The Kissing Sailor: The Mystery Behind the Photo That Ended World War II (Paperback)
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On August 14, 1945, Alfred Eisenstaedt took a picture of a sailor kissing a nurse in Times Square, minutes after they heard of Japan's surrender to the United States. Two weeks later LIFE magazine published that image. It became one of the most famous WWII photographs in history (and the most celebrated photograph ever published in the world's dominant photo-journal), a cherished reminder of what it felt like for the war to finally be over. Everyone who saw the picture wanted to know more about the nurse and sailor, but Eisenstaedt had no information and a search for the mysterious couple's identity took on a dimension of its own. In 1979 Eisenstaedt thought he had found the long lost nurse. And as far as almost everyone could determine, he had. For the next thirty years Edith Shain was known as the woman in the photo of V-J Day, 1945, Times Square. In 1980 LIFE attempted to determine the sailor's identity. Many aging warriors stepped forward with claims, and experts weighed in to support one candidate over another. Chaos ensued. For almost two decades Lawrence Verria and George Galdorisi were intrigued by the controversy surrounding the identity of the two principals in Eisenstaedt's most famous photograph and collected evidence that began to shed light on this mystery. Unraveling years of misinformation and controversy, their findings propelled one claimant's case far ahead of the others and, at the same time, dethroned the supposed kissed nurse when another candidate's claim proved more credible. With this book, the authors solve the 67-year-old mystery by providing irrefutable proof to identify the couple in Eisenstaedt's photo. It is the first time the whole truth behind the celebrated picture has been revealed. The authors also bring to light the couple's and the photographer's brushes with death that nearly prevented their famous spontaneous Times Square meeting in the first place. The sailor, part of Bull Halsey's famous task force, survived the deadly typhoon that took the lives of hundreds of other sailors. The nurse, an Austrian Jew who lost her mother and father in the Holocaust, barely managed to escape to the United States. Eisenstaedt, a World War I German soldier, was nearly killed at Flanders.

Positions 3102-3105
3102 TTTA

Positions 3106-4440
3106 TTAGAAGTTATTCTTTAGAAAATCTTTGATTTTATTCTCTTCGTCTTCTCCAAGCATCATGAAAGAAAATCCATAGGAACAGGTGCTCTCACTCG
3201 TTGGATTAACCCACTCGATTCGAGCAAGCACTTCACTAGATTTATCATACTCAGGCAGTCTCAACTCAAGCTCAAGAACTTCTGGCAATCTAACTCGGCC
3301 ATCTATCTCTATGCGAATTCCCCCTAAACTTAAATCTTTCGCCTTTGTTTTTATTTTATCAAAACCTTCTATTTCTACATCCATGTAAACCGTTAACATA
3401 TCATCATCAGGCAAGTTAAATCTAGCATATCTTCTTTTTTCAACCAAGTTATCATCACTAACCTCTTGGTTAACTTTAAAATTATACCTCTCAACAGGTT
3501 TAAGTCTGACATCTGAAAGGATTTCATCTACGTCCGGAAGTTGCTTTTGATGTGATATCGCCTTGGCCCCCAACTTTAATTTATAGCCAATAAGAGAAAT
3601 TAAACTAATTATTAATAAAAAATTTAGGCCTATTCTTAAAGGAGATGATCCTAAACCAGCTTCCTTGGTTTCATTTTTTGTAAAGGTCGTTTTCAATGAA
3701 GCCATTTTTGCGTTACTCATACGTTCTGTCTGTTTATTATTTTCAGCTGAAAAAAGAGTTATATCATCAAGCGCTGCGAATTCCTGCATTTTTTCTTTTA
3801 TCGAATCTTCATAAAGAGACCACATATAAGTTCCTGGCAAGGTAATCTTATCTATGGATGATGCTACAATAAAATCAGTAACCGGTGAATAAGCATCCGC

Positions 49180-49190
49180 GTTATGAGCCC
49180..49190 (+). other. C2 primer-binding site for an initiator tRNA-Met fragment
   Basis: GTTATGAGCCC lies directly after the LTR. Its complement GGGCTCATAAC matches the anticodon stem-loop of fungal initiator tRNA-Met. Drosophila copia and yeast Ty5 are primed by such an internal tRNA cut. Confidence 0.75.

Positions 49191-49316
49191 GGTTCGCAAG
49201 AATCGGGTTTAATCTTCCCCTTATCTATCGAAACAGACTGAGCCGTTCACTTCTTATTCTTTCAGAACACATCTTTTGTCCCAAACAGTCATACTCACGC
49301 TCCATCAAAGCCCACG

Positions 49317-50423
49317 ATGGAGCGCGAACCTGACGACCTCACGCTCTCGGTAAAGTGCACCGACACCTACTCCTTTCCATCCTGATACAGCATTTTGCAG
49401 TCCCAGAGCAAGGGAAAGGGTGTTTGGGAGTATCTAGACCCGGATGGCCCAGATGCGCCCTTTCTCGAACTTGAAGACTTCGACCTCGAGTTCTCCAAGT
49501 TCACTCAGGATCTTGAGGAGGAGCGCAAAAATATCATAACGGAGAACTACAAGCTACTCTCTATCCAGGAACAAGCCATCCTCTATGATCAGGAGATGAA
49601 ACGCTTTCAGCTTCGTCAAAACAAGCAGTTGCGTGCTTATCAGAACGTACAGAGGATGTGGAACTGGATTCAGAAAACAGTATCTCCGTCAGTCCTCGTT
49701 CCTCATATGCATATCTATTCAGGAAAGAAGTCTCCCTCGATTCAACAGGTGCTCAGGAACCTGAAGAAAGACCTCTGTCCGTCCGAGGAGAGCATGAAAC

About the Author
Lawrence Verria is the Social Studies Department Chair at North Kingstown High School, and Rhode Island's 2000 Teacher of the Year. During his twenty-nine-year career as a history teacher, he served as an educational consultant to Frontline (PBS) and as a spokesperson for The Watson Institute for International Studies' Choices for the 21st Century Education Program at Brown University. He is the recipient of the Susan B. Wilson Civic Education Merit Award and Rhode Island College's Evelyn Walsh Prize for excellence in history studies. Captain George Galdorisi, USN (Ret.) is a naval aviator who began his writing career in 1978 with an article in Proceedings. His Navy career included four command tours and five years as a carrier strike group chief of staff. He has written seven books previously, including the New York Times best-seller, Tom Clancy Presents: Act of Valor, the novelization of the Bandito Brothers/Relativity Media film starring U.S. Navy SEALs. He is currently the director of the Corporate Strategy Group at the Navy's C4ISR Center of Excellence in San Diego, California. For more information on The Kissing Sailor and other books by Capt. Galdorisi, please visit www.georgegaldorisi.com. David Hartman was the original, and for over 11 years, host of Good Morning America. He writes and produces numerous programs about the history of military aviation and space and has earned two national News and Documentary Emmys for writing and the Aviation/Space Writers Association Journalism Award.